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Carlos/Mesrine/Che Part 2 (&3)

The second part of “Carlos” solves the main problem of the first part, at least for a while; while the first part felt like it was trying to cram  way too many events into a short amount of time, “Part 2” spends its first hour on one event that happens over the course of a few days:  the hijacking of an OPEC conference in 1975.  The raid is meticulously planned, and as it is carried out, we learn more about our protagonist than we did in the first two hours.   He converses with his hostages, some whom he respects and others whom he despises, and it becomes clear that he wants to be considered a major political player, as they are; a man of ideas and strategies, a man to be reckoned with.    One of the surprsing things I learned while watching “Carlos” is just how legitimate a goal this is.   In the current day and age of “we do not negotiate with terrorists, under any circumstances,”  it’s surprsing to see heads of state who are ready and willing to negotiate with terrorists, and offer them asylum, and employ them in their own political struggles.

A hitch develops in Carlos’ kidnapping, by way of a freak accident;  he’d planned to demand a plane to fly him to Tripoli, but he killed a Libyan delegate when his team stormed the building, and now Qaddafi, who would normally be an ally, wants nothing to do with him and his hostages.  So Carlos finds himself in a tight spot, and must negotiate his way out of it, a move that infuriates his terrorist superiors and alienates him from the movement.

I said in the first review that I expected “Che” to operate as “The Rise and Fall of Che Guevara;”

I was wrong.   For while Che technically doesfall in “Che Part 2,”  it’s handles to hagiographically that it feels more like a fifth gospel than a modern tragedy.   Tired of the political life we could clearly seem him not enjoying in Part 1,  Guevara goes to Bolivia to foster a second revolution.   But nothing goes right for him.   The peasants won’t cooperate, and neither will the politicians.   The Bolivian freedom fighters argue amongst themselves and often desert.  The CIA sends men to train the Bolivian special forces.   Meanwhile Che is a paragon of patience, teaching, training, healing, offering hope and declaring that he does not value his own life, only the life of the revolution.   He is a saint, all the way up until his death.   This is disappointing to me;  I know enough of history to know that Guevara wasn’t exactly a saint, and I expected to see a more complex portrait of him from Soderbergh.  It’s surprising that of all three filmmakers, Soderbergh is the one who devolves into caricature, offering us more a tribute than a biopic of a man much more complex and contradictory than he appears on the screen.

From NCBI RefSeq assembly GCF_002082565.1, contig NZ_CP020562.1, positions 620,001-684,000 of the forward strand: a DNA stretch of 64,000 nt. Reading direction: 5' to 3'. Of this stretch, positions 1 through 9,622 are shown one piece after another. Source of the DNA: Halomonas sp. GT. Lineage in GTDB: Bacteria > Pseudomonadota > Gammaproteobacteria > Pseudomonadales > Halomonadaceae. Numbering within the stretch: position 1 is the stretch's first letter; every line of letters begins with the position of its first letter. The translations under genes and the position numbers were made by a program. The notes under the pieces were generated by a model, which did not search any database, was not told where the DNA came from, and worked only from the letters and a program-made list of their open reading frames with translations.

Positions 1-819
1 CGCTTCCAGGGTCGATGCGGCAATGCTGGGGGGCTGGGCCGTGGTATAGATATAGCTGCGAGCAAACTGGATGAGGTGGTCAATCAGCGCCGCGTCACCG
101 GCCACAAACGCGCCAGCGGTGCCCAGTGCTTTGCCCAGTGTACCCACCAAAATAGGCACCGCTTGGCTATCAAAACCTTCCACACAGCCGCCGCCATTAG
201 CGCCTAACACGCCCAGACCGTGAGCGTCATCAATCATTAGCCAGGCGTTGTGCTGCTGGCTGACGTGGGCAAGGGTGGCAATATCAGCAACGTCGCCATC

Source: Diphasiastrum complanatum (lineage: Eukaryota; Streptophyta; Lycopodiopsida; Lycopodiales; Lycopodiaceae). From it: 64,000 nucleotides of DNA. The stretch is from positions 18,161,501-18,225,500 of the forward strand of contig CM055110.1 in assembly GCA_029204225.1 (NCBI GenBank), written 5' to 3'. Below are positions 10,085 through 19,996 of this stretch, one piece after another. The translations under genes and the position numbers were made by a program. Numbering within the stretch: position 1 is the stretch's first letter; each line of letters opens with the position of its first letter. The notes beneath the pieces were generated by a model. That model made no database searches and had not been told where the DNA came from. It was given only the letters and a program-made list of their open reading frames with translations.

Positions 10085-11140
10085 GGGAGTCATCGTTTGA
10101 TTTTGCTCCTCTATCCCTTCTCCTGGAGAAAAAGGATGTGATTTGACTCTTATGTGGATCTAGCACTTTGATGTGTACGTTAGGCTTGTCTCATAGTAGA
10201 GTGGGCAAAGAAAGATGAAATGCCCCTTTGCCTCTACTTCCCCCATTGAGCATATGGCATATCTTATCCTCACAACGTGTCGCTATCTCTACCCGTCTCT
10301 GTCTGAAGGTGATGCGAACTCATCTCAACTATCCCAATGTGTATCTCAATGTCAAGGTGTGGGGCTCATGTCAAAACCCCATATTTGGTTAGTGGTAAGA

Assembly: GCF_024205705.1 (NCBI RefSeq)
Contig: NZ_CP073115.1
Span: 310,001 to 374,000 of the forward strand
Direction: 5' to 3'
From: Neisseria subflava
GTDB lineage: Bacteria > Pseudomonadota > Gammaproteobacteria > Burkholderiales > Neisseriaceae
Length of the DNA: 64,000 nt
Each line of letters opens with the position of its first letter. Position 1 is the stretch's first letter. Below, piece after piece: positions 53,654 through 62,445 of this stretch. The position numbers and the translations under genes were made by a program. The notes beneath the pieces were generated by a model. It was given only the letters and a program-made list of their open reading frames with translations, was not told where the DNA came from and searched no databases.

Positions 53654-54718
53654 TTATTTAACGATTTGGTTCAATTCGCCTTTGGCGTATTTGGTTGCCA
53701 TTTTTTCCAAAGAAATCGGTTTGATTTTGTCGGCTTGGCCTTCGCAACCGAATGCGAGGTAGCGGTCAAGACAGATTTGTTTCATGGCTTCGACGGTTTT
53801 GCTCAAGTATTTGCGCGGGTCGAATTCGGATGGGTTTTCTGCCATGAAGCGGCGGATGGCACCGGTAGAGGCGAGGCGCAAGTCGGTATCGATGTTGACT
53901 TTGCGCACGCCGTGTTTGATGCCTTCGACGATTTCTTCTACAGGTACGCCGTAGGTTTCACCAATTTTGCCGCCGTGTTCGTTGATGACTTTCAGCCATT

If Che comes across as too good to be true, Mesrine comes across in “Public Enemy No. 1” as too obnoxious to bear.   Of our three protagonists, he is certainly the worst:   Che is a revolutionary and a powerful political figure,  Carlos wants to be, and succeeds in fits and starts, but Mesrine disgustingly uses shallow and stupid political stances to make himself feel good about the fact that he’s a thief and a murderer.   And to attract the attention of the media, who repeatedly show up to conduct interviews in which he says and does ridiculous things.   It’s appalling that anyone printed any of this tripe.   And yet one has to wonder:  if Mesrine hadn’t lived at the same time as Carlos (among others,) and just shortly after Guevara’s death,  would anyone have taken him seriously at all?  He is riding on the coattails of the revolution, robbing banks to “fight the system” and then buying cars and coats and caviar with the money.

And everyone knows it except Mesrine.   Basically, the second part of his biopic is about losing friends because he’s an obnoxious ass.  First, he alienates Mathieu Amalric, his fellow prison escapee, who just wants to b e bank robber and not mess around with all this political stuff.   Then he reunites with an old friend, who actually is a terrorist/revolutionary, and alienates him as well.   Even his girlfriends grow tired of his ego.   Finally, the cops shoot him down and everyone (at least everyone in the movie theater) breathes a sigh of relief.

After the OPEC hostage situation is resolved, “Carlos” devolves back into confusing events and alliances hardly strung together with a coherent narrative, and follows this trail halfway into its third part, when it becomes an interesting movie again.  In an interview with a journalist, Carlos explains that he fully expects to be shot down some day;  these are the terms on which he’s decided to live his life.  “Carlos Part 3” explores what happens to his psyche when this hail of bullets never comes.   Carlos is a Cold Warrior, but the Cold War is over, and suddenly he’s obsolete.   Nobody wants to hire him, but nobody wants to protect him either.   He’s just an inconvenient relic, like that hutch you inherited from your grandmother that doesn’t really fit in your living room, but there’s no place else it’ll fit.   Watching him bounce from country to country, kind of wishing someone would put a price on his head is intriguing and depressing.   All along, you get the feeling that Carlos wants to be Che Guevara;  he longs to die in front of a firing squad.  But his revolution fails, and the firing squad never comes.   The ending, in which the French finally decide to haul him off to jail, is anticlimactic, but you get the sense it’s supposed to be that way.   Carlos’ (who is still alive, serving a life sentence in France) story ended rather anticlimactically.

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